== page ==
Coulomb's torsion balance has been adapted by M. Baille to the measurement of low electromotive forces in a very successful manner, and has been found preferable by him to the delicate electrometers of Sir W. Thomson. It is necessary to guard it from disturbances due to extraneous electric influences and the trembling of the ground. These can be eliminated completely by encircling the instrument in a metal case connected to earth, and mounting it on solid pillars in a still place. Heat also has a disturbing effect, and makes itself felt in the torsion of the fiber and the cage surrounding the lever. These effects are warded off by inclosing the instrument in a non-conducting jacket of wood shavings.

The apparatus of M. Baille consists of an annealed silver torsion wire of 2.70 meters long, and a lever 0.50 meter long, carrying at each extremity a ball of copper, gilded, and three centimeters in diameter. Similar balls are fixed at the corners of a square 20.5 meters in the side, and connected in diagonal pairs by fine wire. The lever placed at equal distances from the fixed balls communicates, by the medium of the torsion wire, with the positive pole of a battery, P, the other pole being to earth.

Owing to some unaccountable variations in the change of the lever or needle, M. Baille was obliged to measure the change at each observation. This was done by joining the + pole of the battery to the needle, and one pair of the fixed balls, and observing the deflection; then the deflection produced by the other balls was observed. This operation was repeated several times.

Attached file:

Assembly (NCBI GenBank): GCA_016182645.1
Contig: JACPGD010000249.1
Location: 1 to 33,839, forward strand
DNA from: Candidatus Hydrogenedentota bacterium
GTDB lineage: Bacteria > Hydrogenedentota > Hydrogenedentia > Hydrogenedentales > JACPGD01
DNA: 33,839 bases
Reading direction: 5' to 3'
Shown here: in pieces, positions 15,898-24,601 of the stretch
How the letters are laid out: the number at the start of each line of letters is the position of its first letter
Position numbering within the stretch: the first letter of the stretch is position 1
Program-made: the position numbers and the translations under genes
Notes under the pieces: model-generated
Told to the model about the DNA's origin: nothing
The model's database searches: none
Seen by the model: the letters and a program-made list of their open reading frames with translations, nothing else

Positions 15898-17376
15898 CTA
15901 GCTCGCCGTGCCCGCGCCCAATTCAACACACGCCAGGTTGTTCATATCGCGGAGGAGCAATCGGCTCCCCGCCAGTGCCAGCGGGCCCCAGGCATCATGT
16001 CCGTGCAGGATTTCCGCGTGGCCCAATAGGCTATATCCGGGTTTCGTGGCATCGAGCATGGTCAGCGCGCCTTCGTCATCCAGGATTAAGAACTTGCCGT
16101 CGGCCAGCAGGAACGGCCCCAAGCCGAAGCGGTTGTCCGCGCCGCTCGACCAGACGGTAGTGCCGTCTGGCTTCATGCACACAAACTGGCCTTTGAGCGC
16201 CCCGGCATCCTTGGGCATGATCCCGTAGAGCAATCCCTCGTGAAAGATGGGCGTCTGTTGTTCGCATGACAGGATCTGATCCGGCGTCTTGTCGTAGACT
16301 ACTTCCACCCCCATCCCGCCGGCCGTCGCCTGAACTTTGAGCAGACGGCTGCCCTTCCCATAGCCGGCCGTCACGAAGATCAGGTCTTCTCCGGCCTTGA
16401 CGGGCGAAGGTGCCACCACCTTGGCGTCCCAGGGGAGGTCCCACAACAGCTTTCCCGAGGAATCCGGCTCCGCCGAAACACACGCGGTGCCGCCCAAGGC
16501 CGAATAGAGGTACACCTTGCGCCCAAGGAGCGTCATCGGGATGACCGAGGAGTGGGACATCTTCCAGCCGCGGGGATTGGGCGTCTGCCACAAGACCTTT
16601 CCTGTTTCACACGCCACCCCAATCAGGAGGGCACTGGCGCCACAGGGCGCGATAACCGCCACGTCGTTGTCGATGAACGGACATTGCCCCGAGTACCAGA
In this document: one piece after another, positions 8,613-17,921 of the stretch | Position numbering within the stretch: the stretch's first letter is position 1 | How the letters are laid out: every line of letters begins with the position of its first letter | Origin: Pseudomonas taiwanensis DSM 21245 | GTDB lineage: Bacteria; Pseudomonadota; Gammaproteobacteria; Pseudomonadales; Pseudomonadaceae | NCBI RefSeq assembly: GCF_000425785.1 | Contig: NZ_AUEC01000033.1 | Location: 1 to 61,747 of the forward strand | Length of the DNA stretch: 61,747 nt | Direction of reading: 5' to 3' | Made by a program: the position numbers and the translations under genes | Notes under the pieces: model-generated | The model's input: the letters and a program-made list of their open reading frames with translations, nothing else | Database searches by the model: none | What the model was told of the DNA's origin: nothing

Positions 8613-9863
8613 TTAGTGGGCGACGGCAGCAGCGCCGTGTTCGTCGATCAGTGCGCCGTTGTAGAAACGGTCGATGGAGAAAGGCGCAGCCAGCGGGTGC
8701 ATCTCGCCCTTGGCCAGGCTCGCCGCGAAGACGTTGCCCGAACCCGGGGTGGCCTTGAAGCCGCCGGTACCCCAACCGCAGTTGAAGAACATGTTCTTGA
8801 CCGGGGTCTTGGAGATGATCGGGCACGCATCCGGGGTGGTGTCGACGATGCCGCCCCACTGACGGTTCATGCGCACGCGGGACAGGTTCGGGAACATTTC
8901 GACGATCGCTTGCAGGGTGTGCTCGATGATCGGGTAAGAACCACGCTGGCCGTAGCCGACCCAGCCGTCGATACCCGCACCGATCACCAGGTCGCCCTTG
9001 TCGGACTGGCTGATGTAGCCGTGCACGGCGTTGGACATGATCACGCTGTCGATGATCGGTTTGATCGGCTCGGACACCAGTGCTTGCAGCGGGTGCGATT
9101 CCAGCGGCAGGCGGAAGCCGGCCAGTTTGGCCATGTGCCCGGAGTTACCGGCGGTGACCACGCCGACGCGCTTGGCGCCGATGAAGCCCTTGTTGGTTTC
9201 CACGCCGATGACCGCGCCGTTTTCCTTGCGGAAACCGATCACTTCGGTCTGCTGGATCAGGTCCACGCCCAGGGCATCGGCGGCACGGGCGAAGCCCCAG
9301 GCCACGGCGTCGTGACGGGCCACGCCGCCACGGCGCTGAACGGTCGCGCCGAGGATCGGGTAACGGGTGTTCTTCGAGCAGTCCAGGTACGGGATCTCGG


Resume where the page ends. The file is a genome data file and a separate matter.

The battery, X, to be measured consisted of ten similar elements, and one pole of it was connected to the fixed balls, while the other pole was connected to the earth. The needle, of course, remained in contact with the + pole of the charging battery, P.

The deflections were read from a clear glass scale, placed at a distance of 3.30 meters from the needle, and the results worked out from Coulomb's static formula,

Measuring Electromotive Force 275 tex1 , with Measuring Electromotive Force 275 tex2

In M. Baillie's experiments, O = 437³, and Σpr²= 32171.6 (centimeter grammes), the needle having been constructed of a geometrical form.

The following numbers represent the potential of an element of the battery--that is to say, the quantity of electricity that the pole of that battery spreads upon a sphere of one centimeter radius. They are expressed in units of electricity, the unit being the quantity of electricity which, acting upon a similar unit at a distance of one centimeter, produces a repulsion equal to one gramme:

 Volta pile 0.03415 open circuit.

Zinc, sulphate of copper, copper 0.02997 "

Zinc, acidulated water, copper, sulphate of copper 0.03709 "

Zinc, salt water, carbon peroxide of manganese 0.05282 "

Zinc, salt water, platinum, chloride of platinum 0.05027 "

Zinc, acidulated water, carbon nitric acid 0.06285 " 

These results were obtained just upon charging the batteries, and are, therefore, slightly higher than the potentials given after the batteries became older. The sulphate of copper cells kept about their maximum value longest, but they showed variations of about 10 per cent.